FAST FOOD

Pasta pronto: Puttanesca in 10 minutes flat

After working an exhausting shift in a professional kitchen, what does a renowned chef like Steven Brochu of Beaumont's Chartier cook for dinner at home?

Steven Brochu, chef at Beaumont's Chartier, shares a recipe you can cook at home

With simple ingredients you can prepare Steven Brochu's pasta puttanesca. (Phil Wilson)

CBC wanted to know what Edmonton's best chefs whip up when they're short on time or just don't have the energy to create their usual fare.

In Fast Food, we'll be highlighting local chefs from their own kitchens, sharing their go-to recipes.

Chef Steven Brochu spends his days creating and serving his elevated versions of classic French Canadian cuisine at Chartier, the culinary pride and joy of Beaumont, Alta.

So, after working an exhausting shift in a professional kitchen, what does a renowned chef like Brochu cook for dinner at home?

It turns out his partner, Lourdes Brochu, gets credit for a lot of the home menu planning.

"I take most of my cues from what my wife wants, which is usually pasta," says Brochu, proving that chefs are indeed pretty smart folks.

Chef Steven Brochu plates his pasta puttanesca at home. (Phil Wilson)

"She loves aglio e olio [simple spaghetti tossed with sautéed garlic and olive oil and often chili flakes] and cacio e pepe [pasta with black pepper and pecorino romano] as well as pasta puttanesca," for which the recipe follows.

You would think after cooking all day at work, cooking at home would be the furthest thing from his mind, but Brochu says home cooking is different.

"It's nice to cook with, and for, loved ones, with no time pressure. Also a glass of wine helps," he says, making another astute observation.

Chartier chef Steven Brochu shows Phil Wilson how to make his go-to pasta recipe. 3:50

He also takes inspiration from the Brochu family pizza and movie nights of his youth, which featured dad treating the family to scratch-made pizzas.

The chef cautions, though, that being a professional doesn't mean you can't enjoy some of life's guilty pleasures once in a while.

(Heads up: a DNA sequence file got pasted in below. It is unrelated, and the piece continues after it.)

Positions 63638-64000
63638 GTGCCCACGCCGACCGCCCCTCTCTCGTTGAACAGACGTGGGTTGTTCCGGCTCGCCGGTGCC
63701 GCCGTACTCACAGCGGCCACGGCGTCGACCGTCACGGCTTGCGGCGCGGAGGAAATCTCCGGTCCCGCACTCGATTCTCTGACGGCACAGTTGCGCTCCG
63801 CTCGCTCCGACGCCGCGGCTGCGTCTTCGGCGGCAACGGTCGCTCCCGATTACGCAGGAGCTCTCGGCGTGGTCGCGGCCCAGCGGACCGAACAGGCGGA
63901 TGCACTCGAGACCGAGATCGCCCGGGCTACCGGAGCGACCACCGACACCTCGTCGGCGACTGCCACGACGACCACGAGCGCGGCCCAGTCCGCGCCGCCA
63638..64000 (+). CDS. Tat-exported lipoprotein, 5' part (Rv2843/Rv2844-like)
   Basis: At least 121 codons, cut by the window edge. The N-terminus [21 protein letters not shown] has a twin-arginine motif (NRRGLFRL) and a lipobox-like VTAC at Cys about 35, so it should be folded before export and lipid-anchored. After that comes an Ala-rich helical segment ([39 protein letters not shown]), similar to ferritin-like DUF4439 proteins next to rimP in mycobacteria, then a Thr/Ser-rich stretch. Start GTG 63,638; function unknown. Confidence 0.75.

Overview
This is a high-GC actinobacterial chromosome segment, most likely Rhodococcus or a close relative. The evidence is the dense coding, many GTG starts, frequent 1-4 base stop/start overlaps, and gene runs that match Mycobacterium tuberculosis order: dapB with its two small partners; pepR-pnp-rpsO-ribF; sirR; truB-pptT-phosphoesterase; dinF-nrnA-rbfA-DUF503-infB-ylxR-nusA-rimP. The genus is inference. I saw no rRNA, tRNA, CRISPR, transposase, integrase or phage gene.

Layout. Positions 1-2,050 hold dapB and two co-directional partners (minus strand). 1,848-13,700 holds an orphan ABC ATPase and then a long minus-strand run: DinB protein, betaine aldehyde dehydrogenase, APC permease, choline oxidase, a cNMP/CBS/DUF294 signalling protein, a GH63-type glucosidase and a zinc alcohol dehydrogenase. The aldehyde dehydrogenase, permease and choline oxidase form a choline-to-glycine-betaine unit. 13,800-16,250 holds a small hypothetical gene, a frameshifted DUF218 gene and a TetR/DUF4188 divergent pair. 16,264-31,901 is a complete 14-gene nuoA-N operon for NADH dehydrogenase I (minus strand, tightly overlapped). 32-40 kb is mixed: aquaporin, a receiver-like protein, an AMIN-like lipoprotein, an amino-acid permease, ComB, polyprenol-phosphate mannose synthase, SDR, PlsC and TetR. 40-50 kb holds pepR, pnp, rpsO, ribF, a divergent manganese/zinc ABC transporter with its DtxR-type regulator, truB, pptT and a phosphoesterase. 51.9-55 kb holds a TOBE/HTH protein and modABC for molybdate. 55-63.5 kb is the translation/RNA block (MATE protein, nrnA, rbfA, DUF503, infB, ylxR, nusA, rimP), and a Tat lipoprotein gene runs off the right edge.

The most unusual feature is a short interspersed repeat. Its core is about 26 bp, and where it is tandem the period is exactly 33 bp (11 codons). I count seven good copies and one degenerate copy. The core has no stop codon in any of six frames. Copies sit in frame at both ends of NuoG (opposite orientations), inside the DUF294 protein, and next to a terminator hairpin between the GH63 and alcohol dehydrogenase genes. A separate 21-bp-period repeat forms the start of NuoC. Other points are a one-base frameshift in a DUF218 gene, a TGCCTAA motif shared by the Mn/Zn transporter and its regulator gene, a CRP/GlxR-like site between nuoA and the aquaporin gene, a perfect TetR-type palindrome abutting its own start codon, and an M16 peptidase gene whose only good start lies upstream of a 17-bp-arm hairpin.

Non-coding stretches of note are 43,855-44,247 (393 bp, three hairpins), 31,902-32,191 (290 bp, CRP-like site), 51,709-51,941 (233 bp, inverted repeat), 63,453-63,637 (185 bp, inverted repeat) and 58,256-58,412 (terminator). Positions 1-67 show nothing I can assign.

"I grew up making myself Kraft Dinner, and I still love it. I use all butter, no milk, and maybe a bit of Valentina hot sauce."

Brochu says this puttanesca is a meal he makes at least once a week. He promises it can all be done in under 12 minutes. 

Pasta puttanesca

Chef's tips

Cut the rind off your Parmesan and add it to the pasta cooking water for extra flavour.

Add some of the reserved pasta water to the pan before serving to make the dish more silky and saucy.

For a quick weeknight dinner, precook the pasta and toss with olive oil. The next day you can just add it to the pan with the sautéed ingredients.

Ingredients

Small handful of dry spaghettini (but feel free to use your favourite pasta)

3 tablespoons olive oil

6 cloves garlic, thinly sliced

2 shallots, thinly sliced

1 teaspoon chili flakes

1 teaspoon black pepper

1 tablespoon chopped capers

2 tablespoons sliced Kalamata olives

3 fillets of whole anchovy

4 tablespoons fresh parsley, finely chopped

½ cup cherry tomatoes

¼ cup pasta water

2 tablespoons dry white wine

½ lemon

¼ cup toasted bread crumbs

3 tablespoons grated Parmesan cheese

To cook pasta

In a medium pot, simmer a small handful of dry spaghettini in salted water. Cook for eight minutes or until al dente. Remove it from water, but keep some of the water from the pot. (This is your pasta water for your recipe.)

Toss pasta in olive oil so it doesn't stick to itself. Store until it is needed.

Sauce and serve

In a medium saucepan, heat olive oil over medium heat.

Sauté garlic and shallots, then add chilli flakes and black pepper.

Add capers, anchovy and olives.

Add parsley — the herb should sizzle a bit in the oil.

Add the halved cherry tomatoes.

Cook until the tomatoes begin to break down.

Add a splash of white wine and cook for a minute. Then add cooked pasta to pan, adding a splash of pasta water.

Squirt half a lemon into the pasta and toss to cover the noodles in sauce.

Move pasta to a plate. Garnish with toasted panko bread crumbs and grated Parmesan.

About the Author

Phil Wilson

Phil Wilson is a food writer, podcast host and regular contributor to CBC. He has a never-ending passion for food, which he shares on his website, baconhound.com, and in magazines, on radio and TV, and CBC Edmonton's annual best restaurants list.